I think it was back in high school when I read To Kill a Mockingbird, which would be over forty years ago. It was probably too early to fully appreciate the book. I’ve never read it since but have come across many who love it. It still sells at a brisk pace earning $1.7 million per year for its 88 year old author, Harper Lee. It was the only book she ever published and she swore she would not publish another. Until now.
It has been announced, with some controversy apparently, that another manuscript of Lee’s has been found. Go Set a Watchman is set twenty years later than To Kill a Mockingbird but was written first. Tonya Carter, Lee’s attorney, found the manuscript while doing some legal work for Lee and realized that while Scout and Atticus Finch were part of the story, they were older and this was a different story. According to a New York Times interview with Carter, Lee acknowledged that this was the “parent” of To Kill a Mockingbird, because the publisher wanted a younger Scout.
This is the publishing blockbuster of the year. The controversy only adds to the interest. Why would Lee only now consent to its publication? Was it really lost all this time? Was she pressured by her lawyer? Whatever the truth may be and whatever the quality of the book, it is currently the #1 bestseller on Amazon even though it won’t be released until July 14.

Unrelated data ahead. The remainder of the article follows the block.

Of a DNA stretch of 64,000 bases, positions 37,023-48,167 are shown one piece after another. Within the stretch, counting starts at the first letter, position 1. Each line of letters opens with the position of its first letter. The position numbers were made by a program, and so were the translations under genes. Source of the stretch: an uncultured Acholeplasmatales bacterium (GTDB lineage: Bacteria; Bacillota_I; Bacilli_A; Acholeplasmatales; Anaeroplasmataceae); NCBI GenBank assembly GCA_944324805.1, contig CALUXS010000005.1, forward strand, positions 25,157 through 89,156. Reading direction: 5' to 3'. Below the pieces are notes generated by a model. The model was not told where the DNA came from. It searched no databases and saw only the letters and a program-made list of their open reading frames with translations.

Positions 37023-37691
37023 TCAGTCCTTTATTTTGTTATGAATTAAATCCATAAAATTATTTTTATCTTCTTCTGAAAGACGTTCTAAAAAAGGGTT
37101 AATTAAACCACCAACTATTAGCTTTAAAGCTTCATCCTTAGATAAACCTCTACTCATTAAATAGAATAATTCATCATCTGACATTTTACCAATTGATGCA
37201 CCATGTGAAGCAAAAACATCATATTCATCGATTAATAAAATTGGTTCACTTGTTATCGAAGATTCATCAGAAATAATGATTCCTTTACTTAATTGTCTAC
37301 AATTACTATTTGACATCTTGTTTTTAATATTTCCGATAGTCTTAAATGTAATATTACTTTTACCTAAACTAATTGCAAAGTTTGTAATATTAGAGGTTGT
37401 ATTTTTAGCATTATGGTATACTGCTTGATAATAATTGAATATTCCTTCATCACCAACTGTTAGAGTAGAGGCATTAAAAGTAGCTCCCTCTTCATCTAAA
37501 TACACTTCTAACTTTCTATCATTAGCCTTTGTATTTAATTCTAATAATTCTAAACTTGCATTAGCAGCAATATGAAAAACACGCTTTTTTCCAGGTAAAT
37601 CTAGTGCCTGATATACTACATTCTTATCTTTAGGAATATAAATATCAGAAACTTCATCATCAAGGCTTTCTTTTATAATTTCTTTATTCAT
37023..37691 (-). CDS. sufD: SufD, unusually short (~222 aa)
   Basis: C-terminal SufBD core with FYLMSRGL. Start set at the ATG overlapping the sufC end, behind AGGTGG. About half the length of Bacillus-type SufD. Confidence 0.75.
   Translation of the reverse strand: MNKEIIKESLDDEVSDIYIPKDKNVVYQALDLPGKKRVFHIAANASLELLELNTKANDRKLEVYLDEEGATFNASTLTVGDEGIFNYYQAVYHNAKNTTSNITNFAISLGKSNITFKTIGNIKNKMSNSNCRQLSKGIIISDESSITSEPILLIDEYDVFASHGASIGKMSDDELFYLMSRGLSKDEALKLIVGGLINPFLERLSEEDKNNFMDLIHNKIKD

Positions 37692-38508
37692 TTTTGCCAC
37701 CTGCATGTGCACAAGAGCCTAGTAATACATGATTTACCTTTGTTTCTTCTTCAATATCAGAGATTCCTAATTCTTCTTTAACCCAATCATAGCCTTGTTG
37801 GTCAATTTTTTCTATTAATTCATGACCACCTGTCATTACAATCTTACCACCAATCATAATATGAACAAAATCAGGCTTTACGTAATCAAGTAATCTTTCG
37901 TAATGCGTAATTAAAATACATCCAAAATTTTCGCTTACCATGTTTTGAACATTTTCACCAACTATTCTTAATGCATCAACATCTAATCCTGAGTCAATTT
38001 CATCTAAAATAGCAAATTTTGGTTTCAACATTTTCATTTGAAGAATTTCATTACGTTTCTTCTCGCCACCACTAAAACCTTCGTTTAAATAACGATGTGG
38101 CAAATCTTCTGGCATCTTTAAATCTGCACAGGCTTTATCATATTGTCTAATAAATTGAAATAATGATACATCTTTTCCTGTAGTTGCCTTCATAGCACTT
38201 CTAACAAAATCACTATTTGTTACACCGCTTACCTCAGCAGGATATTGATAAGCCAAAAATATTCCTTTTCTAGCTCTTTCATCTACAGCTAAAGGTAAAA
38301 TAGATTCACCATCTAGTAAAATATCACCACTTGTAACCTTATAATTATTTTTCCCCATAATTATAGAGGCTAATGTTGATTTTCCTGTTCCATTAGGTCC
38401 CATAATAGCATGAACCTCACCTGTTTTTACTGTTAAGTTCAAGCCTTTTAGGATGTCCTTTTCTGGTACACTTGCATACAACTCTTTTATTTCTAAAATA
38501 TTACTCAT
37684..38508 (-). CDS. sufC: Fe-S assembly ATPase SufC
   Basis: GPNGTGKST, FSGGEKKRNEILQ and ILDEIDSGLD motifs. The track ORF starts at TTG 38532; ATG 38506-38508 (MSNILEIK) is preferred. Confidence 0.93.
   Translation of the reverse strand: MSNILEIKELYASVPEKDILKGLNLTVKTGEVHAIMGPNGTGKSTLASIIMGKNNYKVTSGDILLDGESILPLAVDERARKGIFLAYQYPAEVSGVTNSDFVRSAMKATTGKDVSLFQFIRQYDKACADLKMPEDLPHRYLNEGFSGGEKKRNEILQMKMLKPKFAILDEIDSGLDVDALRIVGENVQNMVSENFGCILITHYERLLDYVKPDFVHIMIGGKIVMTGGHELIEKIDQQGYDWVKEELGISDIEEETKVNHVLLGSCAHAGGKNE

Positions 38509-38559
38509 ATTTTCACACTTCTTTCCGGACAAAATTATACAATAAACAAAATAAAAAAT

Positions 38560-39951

I wonder if after all these years whether Harper Lee wants to vindicate the judgment that led her to write this book. It is interesting to think that Go Set a Watchman was the original idea and To Kill a Mockingbird the afterthought. Given the acclaim and publishing history of the latter, I wonder if she truly believed her initial book to be lost. Otherwise, it would seem logical to follow it up with this book–the reading public would eat it up, even as it is now. I kind of wonder if she is thinking, “if you liked Mockingbird, you should see the book they never let me publish.”
So I’m inclined to take this at face value. But whatever is the case I find myself like the rest of reading America anticipating the release of this new novel–and wanting to revisit the now classic To Kill a Mockingbird, which is temporarily out of stock on Amazon. Apparently, I’m not the only one eager to reacquaint himself with Atticus Finch and Scout.